The spells we should getLook here to Check out my adventures and ideas. I've started a blog, about video games, table top role playing games, programming, and many other things its called Kel and Lok Games. My 4E Fantasy Grounds game is currently full.
When I was a teenager, paperpack series like Conan, Tarzan and Lord of the Rings were clustered on the bookshelves very near the D&D hardcovers.  So, some of my first impressions of fantasy came from these kinda characters and stories.  

I haven't seen a Tarzan book in years, let alone the ten or twenty I used to see in the early to mid-80s.  Older stuff is still around of course, you just have to look a bit harder.  Conan has made a resurgance over the last few years for instance.  This isn't the series so influenced by L. Sprague DeCamp though, it's straight Robet E. Howard stories.  The books are less a series and more compilations of his work.

Now, I see Harry Potter books and similar series.  They're really not written for someone my age but, I allow myself to enjoy them.  And I do, especially the early books.

I think many younger people prolly get their first impressions from Harry Potter, just like I did Tarzan and Conan.  It all depends on what's out there, what people are likely to see first and take inspiration from.  

= = =

For DDN to have the widest appeal possible it has to give each kind of person something they can quickly latch onto, whether that's a Conan-like barbarian (for someone like me) or a Potter-ish wizard for someone else.  There wasn't much need for that kind of diversity in earlier D&D; back then, Conan, Elric, Fafrd and Gray Mouser did the trick ;).  Now, there is need for those and more.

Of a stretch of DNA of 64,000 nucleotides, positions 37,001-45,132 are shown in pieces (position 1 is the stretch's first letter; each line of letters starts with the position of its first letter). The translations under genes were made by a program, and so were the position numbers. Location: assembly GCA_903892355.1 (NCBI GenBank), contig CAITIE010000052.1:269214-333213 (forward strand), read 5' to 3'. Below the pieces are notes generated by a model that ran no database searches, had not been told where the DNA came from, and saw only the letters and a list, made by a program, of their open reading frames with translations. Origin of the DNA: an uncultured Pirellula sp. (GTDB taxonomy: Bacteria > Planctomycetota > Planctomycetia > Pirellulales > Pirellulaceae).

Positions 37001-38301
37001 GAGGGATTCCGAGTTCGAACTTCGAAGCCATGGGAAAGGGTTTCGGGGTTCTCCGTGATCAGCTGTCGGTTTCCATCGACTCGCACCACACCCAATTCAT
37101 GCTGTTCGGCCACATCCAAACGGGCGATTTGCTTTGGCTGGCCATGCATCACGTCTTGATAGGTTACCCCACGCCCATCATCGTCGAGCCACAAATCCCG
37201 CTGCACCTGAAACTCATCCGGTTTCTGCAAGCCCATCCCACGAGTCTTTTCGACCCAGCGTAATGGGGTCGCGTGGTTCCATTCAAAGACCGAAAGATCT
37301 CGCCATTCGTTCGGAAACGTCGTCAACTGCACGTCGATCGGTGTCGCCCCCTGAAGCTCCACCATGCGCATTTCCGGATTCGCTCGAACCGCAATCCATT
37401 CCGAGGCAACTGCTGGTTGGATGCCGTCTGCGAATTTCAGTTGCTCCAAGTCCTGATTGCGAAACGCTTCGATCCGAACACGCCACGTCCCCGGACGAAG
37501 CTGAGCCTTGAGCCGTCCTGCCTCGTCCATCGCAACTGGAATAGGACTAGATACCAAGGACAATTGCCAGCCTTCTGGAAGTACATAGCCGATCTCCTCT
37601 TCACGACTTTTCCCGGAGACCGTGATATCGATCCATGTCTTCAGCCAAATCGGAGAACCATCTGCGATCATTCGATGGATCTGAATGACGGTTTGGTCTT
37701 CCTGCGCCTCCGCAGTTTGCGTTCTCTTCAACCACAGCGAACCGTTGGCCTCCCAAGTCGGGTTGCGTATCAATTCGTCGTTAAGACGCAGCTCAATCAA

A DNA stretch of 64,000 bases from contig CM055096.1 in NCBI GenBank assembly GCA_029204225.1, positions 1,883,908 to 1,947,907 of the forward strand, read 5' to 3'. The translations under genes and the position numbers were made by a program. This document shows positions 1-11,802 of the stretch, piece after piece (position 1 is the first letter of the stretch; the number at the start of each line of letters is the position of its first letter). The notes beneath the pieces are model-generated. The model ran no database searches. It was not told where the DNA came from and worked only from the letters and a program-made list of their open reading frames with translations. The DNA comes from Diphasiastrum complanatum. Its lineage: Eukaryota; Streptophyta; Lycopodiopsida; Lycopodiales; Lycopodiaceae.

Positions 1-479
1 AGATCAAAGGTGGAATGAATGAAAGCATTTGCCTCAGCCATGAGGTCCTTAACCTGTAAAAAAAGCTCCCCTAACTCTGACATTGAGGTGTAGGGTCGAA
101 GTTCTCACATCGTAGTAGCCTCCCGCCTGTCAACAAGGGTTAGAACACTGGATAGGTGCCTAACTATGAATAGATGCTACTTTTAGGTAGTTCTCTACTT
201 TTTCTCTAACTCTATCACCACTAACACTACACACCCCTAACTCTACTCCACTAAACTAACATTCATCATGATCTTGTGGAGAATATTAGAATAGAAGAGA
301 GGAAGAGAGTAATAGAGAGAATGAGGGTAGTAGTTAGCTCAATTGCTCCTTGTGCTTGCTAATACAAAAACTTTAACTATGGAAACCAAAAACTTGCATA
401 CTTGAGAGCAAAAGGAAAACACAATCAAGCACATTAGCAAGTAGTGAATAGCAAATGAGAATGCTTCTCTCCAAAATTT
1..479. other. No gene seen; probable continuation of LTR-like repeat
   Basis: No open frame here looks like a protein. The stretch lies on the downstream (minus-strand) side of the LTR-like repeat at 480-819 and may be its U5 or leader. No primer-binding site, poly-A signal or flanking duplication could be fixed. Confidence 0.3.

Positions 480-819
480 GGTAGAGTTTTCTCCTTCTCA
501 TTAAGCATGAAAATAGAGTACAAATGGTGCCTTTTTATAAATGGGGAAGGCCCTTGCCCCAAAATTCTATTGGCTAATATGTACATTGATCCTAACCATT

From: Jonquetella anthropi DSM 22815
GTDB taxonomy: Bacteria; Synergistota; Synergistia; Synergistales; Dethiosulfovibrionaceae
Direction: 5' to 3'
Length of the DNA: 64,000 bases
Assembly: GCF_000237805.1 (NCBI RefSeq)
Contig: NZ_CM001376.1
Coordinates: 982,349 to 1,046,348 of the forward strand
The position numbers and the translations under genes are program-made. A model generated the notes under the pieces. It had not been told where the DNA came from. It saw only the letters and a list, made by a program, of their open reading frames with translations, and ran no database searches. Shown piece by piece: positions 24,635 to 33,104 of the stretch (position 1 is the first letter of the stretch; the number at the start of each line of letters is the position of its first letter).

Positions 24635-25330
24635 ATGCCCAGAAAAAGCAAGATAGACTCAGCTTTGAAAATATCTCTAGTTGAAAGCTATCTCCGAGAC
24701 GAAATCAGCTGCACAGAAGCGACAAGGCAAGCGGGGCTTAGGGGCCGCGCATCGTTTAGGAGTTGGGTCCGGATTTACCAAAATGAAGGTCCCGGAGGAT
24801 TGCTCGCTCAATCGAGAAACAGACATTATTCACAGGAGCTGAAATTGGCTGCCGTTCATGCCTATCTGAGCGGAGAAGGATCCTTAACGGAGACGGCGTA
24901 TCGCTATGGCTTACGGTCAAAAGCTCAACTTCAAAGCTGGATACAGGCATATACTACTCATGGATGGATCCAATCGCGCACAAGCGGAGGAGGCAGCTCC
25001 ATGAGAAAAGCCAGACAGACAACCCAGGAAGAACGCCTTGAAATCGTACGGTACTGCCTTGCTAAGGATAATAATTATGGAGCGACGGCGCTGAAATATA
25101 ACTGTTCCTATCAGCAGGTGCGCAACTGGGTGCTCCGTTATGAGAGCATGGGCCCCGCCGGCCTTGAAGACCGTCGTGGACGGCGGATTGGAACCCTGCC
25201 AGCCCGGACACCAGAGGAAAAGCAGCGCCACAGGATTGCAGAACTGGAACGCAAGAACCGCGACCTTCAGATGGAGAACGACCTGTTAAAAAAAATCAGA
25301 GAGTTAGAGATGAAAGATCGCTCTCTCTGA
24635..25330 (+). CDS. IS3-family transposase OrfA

/\ Art
might be one of the reasons why I dont like Harry potter.


ask me of him again after he's been around for 40 + years  
a mask everyone has at least two of, one they wear in public and another they wear in private.....

So we need more than 'just' a new game.  A good-selling MMO would be an obvious one...but the MMO genre is so split up it makes -us- look united, even monolithic.  The 'come in and play' days at LFGS's are good, but they need more backing and promotion from WotC.



Yeah, my idea would be a tv show where you have a doctor, lawyer, house wife, unemployed 30 year old, and a fast food waiter playing D&D. It would show 10 minutes of their lives outside the game. Then it would show them in the game playing and switch between them playing and what their characters were doing. I think just something like that would really get the word out...



Good idea, tho they do an real life animation mix of they PC's being real life anf the characters being animated.
I've removed content from this thread because Baiting is a violation of the Code of Conduct.  You can review the Code of Conduct here: www.wizards.com/Company/About.aspx?x=wz_...